Without talking to him directly about his state of mind at the time, it is safe to assume that Professor Gates was incensed that someone of his pedigree would be subject to the treatment normally reserved for lesser-known individuals. The idea that he could be confronted at his own home and then questioned most likely offended the scholar to the point that all notions of civility were secondary in his thoughts. Herein is the first point of conflict. The younger, white male police officer who most likely showed no deference toward Professor Gates, someone who is accustomed to being acknowledged, and most likely acting indifferently when rebuffed in his inquiry as to who the professor is. Gates is demanding respect and the white officer is probably not obliging because in this instance, he is in charge, despite being on a resident’s property. Now both men are probably holding their ground, Gates because of racial memory and the officer out of a sense of entitlement, subconsciously empowered by the same memory that frames the professor’s perspective.
The second driver of conflict is probably age. Gates, elder to Sergeant Crowley, was likely insulted that he was no shown deference by the younger white police officer. It does hearken back to the period in our country when it was considered acceptable for younger whites to disrespect and belittle Black men. In Gates’ view, he may have viewed the officers’ questioning in that larger narrative, when Black men were simply expected to suffer silently while being stripped of their dignity. It would be hard enough for the “average” Black male to absorb such perceived ill treatment, let alone for a renowned historian who is well versed on our country’s past. Crowley, who may or may not be aware of our nation’s tortured racial history, was still likely invested in preserving his “authority” without consideration for the age of the man he encountered. In fact, that may have never entered the officer’s thinking because “Black male” is a description that often overrides any recognition that the subject’s age likely, though admittedly not necessarily, means the person is not a threat.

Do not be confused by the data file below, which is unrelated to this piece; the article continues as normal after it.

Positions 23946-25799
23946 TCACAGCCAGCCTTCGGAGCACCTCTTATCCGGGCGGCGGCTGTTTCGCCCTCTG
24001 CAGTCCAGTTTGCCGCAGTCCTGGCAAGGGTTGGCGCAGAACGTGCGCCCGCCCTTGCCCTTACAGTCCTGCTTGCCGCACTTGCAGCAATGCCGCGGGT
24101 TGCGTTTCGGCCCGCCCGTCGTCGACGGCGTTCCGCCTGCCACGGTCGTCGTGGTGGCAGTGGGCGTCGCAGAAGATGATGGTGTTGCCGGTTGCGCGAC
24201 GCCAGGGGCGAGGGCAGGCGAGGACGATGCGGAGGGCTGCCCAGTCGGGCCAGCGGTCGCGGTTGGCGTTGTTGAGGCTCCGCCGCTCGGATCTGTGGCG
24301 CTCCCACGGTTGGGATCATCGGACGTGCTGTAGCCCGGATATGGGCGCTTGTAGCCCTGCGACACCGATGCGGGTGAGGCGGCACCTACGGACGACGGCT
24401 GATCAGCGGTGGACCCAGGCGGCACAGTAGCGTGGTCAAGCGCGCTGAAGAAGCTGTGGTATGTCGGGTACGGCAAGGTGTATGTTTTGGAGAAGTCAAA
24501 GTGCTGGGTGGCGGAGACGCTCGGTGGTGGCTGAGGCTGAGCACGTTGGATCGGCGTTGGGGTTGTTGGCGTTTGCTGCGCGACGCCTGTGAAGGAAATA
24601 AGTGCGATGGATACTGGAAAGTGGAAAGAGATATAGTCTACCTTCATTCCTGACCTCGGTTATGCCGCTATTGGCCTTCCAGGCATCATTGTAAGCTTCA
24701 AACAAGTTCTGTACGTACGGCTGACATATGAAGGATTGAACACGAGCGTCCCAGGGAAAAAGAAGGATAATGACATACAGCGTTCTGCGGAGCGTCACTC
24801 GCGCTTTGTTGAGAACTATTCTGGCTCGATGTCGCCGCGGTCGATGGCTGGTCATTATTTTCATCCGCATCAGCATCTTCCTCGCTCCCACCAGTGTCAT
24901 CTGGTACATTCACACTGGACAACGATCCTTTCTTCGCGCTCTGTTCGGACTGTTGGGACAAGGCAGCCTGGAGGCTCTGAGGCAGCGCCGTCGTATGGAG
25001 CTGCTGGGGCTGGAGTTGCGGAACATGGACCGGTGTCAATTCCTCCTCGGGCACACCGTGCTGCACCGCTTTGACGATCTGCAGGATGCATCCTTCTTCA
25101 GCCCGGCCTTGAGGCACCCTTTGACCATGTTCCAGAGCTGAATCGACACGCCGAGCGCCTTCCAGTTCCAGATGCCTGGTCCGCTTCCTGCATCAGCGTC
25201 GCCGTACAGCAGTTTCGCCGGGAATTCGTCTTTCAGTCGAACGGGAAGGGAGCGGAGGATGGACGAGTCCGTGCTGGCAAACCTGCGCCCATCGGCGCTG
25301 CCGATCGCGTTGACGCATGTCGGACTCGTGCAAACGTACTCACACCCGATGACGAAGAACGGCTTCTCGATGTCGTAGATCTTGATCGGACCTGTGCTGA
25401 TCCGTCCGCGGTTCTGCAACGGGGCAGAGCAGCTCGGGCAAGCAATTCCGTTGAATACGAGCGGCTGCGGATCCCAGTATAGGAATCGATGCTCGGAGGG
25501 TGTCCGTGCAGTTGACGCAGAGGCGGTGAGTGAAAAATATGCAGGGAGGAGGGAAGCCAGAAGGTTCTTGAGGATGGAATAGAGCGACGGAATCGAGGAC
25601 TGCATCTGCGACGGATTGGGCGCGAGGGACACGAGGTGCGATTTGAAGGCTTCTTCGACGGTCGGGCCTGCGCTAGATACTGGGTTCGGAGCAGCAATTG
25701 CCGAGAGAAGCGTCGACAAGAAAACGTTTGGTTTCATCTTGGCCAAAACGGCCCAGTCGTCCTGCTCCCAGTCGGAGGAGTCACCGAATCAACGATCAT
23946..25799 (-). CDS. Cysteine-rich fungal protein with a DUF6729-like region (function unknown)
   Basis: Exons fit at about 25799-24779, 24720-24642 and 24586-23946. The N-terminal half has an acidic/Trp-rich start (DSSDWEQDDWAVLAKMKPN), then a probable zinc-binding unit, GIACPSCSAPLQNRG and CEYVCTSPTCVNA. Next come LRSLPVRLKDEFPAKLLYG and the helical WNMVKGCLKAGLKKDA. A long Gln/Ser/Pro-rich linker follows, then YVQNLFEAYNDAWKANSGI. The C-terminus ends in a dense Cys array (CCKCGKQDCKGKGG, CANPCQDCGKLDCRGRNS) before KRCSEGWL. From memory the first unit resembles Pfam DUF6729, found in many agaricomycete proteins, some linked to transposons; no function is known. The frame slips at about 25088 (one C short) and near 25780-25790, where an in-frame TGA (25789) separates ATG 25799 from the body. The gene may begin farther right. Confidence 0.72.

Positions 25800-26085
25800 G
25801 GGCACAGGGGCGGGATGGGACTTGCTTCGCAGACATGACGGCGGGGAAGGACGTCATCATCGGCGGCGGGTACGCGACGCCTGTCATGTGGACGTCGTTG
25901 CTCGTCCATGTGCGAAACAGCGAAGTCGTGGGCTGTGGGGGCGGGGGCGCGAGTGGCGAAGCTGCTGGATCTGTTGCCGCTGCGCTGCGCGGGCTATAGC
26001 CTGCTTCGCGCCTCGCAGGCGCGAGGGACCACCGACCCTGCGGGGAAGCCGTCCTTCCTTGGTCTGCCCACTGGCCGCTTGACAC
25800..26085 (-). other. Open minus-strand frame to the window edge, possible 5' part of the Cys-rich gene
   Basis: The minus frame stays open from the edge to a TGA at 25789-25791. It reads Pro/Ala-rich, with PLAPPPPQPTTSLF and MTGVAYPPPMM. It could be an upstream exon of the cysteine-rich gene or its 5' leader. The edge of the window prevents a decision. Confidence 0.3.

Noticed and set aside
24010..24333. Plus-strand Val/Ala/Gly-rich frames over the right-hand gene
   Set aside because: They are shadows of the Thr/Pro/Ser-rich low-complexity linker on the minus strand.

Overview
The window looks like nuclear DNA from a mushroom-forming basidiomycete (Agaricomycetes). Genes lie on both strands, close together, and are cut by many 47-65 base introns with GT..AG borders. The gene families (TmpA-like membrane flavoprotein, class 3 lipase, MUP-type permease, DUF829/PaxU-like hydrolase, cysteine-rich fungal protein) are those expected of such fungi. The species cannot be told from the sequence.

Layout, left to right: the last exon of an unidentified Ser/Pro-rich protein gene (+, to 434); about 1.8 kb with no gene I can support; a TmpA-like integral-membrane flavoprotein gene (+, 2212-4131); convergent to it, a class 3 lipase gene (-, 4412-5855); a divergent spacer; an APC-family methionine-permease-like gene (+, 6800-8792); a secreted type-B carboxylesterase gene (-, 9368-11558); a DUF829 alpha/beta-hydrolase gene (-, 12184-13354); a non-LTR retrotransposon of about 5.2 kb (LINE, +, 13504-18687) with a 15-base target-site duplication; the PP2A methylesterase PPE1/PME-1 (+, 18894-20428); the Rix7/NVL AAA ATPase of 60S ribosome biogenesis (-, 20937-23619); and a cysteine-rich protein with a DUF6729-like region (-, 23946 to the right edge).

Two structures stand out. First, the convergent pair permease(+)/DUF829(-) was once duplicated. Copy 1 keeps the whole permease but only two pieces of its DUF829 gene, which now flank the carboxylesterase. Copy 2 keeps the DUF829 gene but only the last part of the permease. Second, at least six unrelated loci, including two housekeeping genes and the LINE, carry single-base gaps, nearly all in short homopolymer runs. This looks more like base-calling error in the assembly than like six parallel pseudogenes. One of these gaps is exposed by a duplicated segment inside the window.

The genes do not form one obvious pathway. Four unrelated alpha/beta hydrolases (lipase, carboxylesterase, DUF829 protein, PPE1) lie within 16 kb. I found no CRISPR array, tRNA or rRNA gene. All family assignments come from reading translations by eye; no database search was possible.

The third factor is class, and this is where, more and more, race is likely to be the accelerant that sparks the flames. Here we have an accomplished Black man, recognized throughout the world for his scholarship and resident at one of the nation’s most elite institutions of higher education. It is not difficult to envision Dr. Gates invoking the “Do you know who I am?” as the officer treated the professor as if he were invisible. It is the reality of many Black men who have attained some social status through their education or professional position, and still find themselves at the bottom of the social pecking order. They struggle every day with the lack of respect they are shown in society. In the case of Gates, there was the irony of the white, working class cop imposing his will on the learned intellectual. In becoming Professor Henry Louis Gates, a sense of entitlement must have been built up in his climb up the social ladder. The fact that a civil servant, someone who likely does not have the intellectual stamina of the professor, could gain the upper hand simply because of the status society confers to him regardless of how that plays out, had to have been insulting to Gates. The benefits accrued to those with celebrity and status rarely transfer completely to Black men; who are always a phone call or visit away from a negative incident with the police, or even store security for that matter.
As President Obama seeks to meet the two men at the heart of this controversy, he must also consider how to preserve his unique voice on race while confronting directly the aspects of an incident that threatens to outpace his ability to drive the conversation. The only way forward progress can be made in this matter is if all of the issues laid out above are discussed by the various parties, including police and their union(s), civil rights advocates and Black men. An honest dialogue on so-called police-community relations will likely only be had when class and the generation gap are also considered in the context of how law enforcement engages Black men.